February: Notes from the Cutting Garden

Hello and welcome to the first newsletter

from the cutting garden!

You can expect a little update from me and the flowers once a month. I will briefly catch you up on what is happening on the farm each month (including flower & workshop availability), and a few notes and photos from the garden. Please make sure to be subscribed to my email list if you don't want to miss my monthly updates, and when flowers & workshops are avaliable.

What's Happening in February?

Let’s start with February, shall we? Still too early for flowers I’m afraid, but a lot of hard work is happening at the cutting garden to bring you magical flowers this summer.

On the field, I will be planting more roses and some beautiful, scented foliage plants. Speciality mint varieties have been collecting in my greenhouse to bring some magic to the bouquets. I cannot wait to get them in the ground later this month, and to smell the fresh mint with the fragrant roses on a warm June evening. I also hope to get my floristry workshop fitted and ready to create lots of beautiful bouquets come May.

Online, I will be hosting this month's "Planting Together" episode on my YouTube page. PT is a wonderful community experience where I show how to grow one flower each month, and my community joins me! The link to January's is below.

January: Notes From the Cutting Garden

In January, a lot happened in the cutting garden. It was very unphotogenic, and involved moving a lot of compost. Most gardeners would cringe at the thought of showing others their garden in the depths of winter, but I think it makes the photos in the height of summer all the more spectacular so here we go;

They are almost too beautiful and I cannot wait to share them with you!As I mentioned, I have spent a lot of time improving my soil. In order to grow organic bouquets, I will not use any chemical fertilisers, herbicides or pesticides. What does that mean practically?

I feed my soil, which in turn feeds my flowers, who then feed us with joy: a beautiful cycle! I give the soil locally acquired (200m down the road to be exact!) composted manure to ensure it is fertile enough to grow your flowers.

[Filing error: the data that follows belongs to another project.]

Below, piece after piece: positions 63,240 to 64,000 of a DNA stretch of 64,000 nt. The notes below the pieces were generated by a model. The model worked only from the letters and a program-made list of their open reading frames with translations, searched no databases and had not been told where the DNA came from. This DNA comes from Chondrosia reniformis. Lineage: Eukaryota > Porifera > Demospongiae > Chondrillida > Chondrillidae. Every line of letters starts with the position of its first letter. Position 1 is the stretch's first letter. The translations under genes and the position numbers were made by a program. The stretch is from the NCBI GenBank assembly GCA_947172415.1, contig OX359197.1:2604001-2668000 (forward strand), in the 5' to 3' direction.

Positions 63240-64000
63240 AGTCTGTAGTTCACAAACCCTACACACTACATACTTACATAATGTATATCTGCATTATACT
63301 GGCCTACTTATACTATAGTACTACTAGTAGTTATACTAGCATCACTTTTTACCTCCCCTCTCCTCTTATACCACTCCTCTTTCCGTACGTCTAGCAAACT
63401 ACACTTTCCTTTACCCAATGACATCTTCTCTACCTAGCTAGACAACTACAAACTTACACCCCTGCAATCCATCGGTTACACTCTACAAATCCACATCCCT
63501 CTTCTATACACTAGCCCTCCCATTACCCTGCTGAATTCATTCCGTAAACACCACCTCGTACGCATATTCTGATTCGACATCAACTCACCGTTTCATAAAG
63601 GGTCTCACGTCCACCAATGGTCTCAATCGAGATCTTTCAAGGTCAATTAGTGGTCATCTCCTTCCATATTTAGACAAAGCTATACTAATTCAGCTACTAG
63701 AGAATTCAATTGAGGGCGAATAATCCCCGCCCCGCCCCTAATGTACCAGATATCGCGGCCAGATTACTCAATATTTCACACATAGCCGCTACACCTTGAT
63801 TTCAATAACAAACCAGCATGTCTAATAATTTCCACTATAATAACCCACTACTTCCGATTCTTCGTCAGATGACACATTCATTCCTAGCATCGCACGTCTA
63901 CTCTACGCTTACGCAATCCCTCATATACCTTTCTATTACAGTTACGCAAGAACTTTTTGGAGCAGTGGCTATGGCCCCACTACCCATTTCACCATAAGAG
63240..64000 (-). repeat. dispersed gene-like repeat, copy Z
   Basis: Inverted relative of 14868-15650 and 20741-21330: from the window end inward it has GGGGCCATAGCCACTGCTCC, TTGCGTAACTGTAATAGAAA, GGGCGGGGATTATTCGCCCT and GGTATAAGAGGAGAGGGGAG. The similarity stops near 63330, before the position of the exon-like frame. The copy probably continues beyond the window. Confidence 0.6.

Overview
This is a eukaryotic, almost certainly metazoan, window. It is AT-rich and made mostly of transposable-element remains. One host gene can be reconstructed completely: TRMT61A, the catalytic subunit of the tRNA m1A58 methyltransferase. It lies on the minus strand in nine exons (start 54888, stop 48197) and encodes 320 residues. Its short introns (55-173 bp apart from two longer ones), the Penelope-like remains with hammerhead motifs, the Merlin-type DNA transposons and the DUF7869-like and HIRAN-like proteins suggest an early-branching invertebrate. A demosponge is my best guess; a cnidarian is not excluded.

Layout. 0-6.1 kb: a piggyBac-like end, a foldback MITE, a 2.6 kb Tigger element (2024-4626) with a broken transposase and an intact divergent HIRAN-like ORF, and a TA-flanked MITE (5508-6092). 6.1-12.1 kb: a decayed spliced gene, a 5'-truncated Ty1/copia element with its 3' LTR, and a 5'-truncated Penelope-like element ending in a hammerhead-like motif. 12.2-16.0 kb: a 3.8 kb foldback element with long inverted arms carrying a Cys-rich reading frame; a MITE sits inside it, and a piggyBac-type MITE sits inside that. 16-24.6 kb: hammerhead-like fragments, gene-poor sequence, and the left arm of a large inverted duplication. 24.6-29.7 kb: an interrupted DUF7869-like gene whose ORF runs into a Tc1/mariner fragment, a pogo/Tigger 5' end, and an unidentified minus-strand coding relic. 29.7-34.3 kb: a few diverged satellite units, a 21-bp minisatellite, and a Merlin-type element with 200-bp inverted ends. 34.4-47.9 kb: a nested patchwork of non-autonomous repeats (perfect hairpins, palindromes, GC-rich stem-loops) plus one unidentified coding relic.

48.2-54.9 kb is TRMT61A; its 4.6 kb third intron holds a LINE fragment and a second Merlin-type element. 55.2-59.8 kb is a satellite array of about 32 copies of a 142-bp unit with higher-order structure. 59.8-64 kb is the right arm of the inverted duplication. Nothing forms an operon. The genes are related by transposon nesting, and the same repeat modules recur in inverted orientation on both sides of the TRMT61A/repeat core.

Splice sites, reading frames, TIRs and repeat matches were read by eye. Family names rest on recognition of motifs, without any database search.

In other (much more exciting) news, I have been planting my David Austin roses which are undoubtedly my favourite flower. If you know, you know!

They are almost too beautiful and I cannot wait to share them with you!

Before I could plant the roses, I needed to protect them from hungry wildlife. Therefore, another task completed in January was the fencing. I did it all myself, and no I will never do it again!!

The last note to share from my garden journal is moving all my baby plants into my polytunnel. The tunnel was built in November but until the fence was secure I was not willing to risk the rabbits eating my precious flowers.

Hundreds, if not thousands of seedlings and cuttings destined for the field now live pride of place in my little tunnel. The feeling of potential bouquets and rows of flowers is intoxicating in here.

I visit my seedlings every day to care for them. I love them and in return they will grow for us all to enjoy.

That is all from me this month, I look forward to checking in with you at the start of March to update you on all the beauty I am conjuring up in the cutting garden. Thank you for your time and I hope you enjoyed the newsletter!

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